Our breadth of research focuses on speech production disorders and deficits, dysphagia in patients with impaired facial movement, oromotor skill development for early speech and feeding, and quantification of speech motor performance.

Current and Past Research Projects

To date, over 30 facial transplantation surgeries have been performed worldwide. While facial mobility appears to be slowly improving in these patients, mild to moderate communication and swallowing deficits persist. Because the procedure is new and has been performed on only a small number of patients, there is much to learn about the course of facial motor recovery following implantation and the best surgical and post-surgical interventions to maximize recovery.

Now that feasibility of this surgery has been established, the next step to improving outcomes requires the development of better assessment tools and the testing of promising new therapies that may improve long-term outcomes.

The SFDL is working with the facial transplantation team directed by Dr. Bohdan Pomahac at Brigham and Women’s Hospital to better understand the course of facial motor recovery following surgery using 3D facial motion analysis and to test the benefits of lip strength exercises on the recovery of speech, facial expression, swallowing, and quality of life.

Approximately 30,000 people are diagnosed with Amyotrophic Lateral Sclerosis (ALS), also known as Lou Gehrig's Disease, in the US, with 5,600 new diagnoses each year. The disease results in the selective deterioration of both upper and lower motor neurons. A sudden impairment of speech and swallowing are frequent first indicators of the disease with bulbar onset (head and neck) in approximately 25% of all ALS cases.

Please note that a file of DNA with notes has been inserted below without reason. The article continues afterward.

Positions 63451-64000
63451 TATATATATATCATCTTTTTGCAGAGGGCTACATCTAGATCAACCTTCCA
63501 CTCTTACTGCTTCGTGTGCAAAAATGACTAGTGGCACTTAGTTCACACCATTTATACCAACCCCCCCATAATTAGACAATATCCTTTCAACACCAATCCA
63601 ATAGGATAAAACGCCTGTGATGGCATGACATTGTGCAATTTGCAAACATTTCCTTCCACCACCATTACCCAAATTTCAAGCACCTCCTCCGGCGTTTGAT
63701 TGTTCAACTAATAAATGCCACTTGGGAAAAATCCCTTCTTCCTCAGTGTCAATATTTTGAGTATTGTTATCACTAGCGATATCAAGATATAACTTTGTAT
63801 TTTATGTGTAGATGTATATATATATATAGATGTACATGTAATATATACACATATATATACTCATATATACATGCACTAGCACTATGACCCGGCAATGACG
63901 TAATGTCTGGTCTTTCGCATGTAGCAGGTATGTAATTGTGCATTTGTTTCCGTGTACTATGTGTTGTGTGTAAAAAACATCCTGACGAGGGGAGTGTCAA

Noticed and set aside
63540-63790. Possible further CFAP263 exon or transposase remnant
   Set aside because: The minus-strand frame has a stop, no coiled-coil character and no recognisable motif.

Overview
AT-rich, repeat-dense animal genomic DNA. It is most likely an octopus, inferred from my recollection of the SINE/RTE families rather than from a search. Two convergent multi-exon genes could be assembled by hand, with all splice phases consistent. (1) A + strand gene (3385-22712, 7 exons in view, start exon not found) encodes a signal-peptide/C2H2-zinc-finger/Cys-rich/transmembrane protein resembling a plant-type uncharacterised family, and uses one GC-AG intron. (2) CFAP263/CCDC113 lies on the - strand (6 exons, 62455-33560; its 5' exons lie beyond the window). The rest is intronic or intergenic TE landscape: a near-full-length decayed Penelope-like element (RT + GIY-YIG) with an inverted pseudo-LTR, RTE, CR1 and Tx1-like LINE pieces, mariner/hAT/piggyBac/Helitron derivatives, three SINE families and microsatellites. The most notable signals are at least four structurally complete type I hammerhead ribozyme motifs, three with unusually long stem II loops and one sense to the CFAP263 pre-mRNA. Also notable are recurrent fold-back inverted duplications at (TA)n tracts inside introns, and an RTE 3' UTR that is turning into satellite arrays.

Bulbar symptoms associated with ALS have a devastating effect on quality of life and significantly shorten survival. Despite advances made in research and supportive therapy, the diagnosis of ALS remains elusive and options for treatment are limited. The goals of this research is to identify sensitive, quantitative indicators of disease progression that can be used for improving the detection of bulbar onset, the prediction accuracy of disease progression in bulbar ALS, and the identification of bulbar subtypes of ALS.

In this project, Dr. Green and his collaborators, Dr. Jun Wang (University of Texas at Dallas) and Dr. Ashok Samal (University of Nebraska-Lincoln), are developing a speech device that is controlled in real-time by the movements of the lips and tongue. The device generates words or phrases that are articulated silently. This technology is most frequently called a “silent speech interface.”

The purpose of the technology is to provide an alternative mode of oral communication for persons with speech impairments or for persons with the inability to use their voice due to, for example, throat cancer. Because the device can be tuned to the movements of an individual speaker, it can generate clear speech even when it is poorly articulated. Although the device is still in the experimental phase, the research team has published numerous articles demonstrating the feasibility of the approach.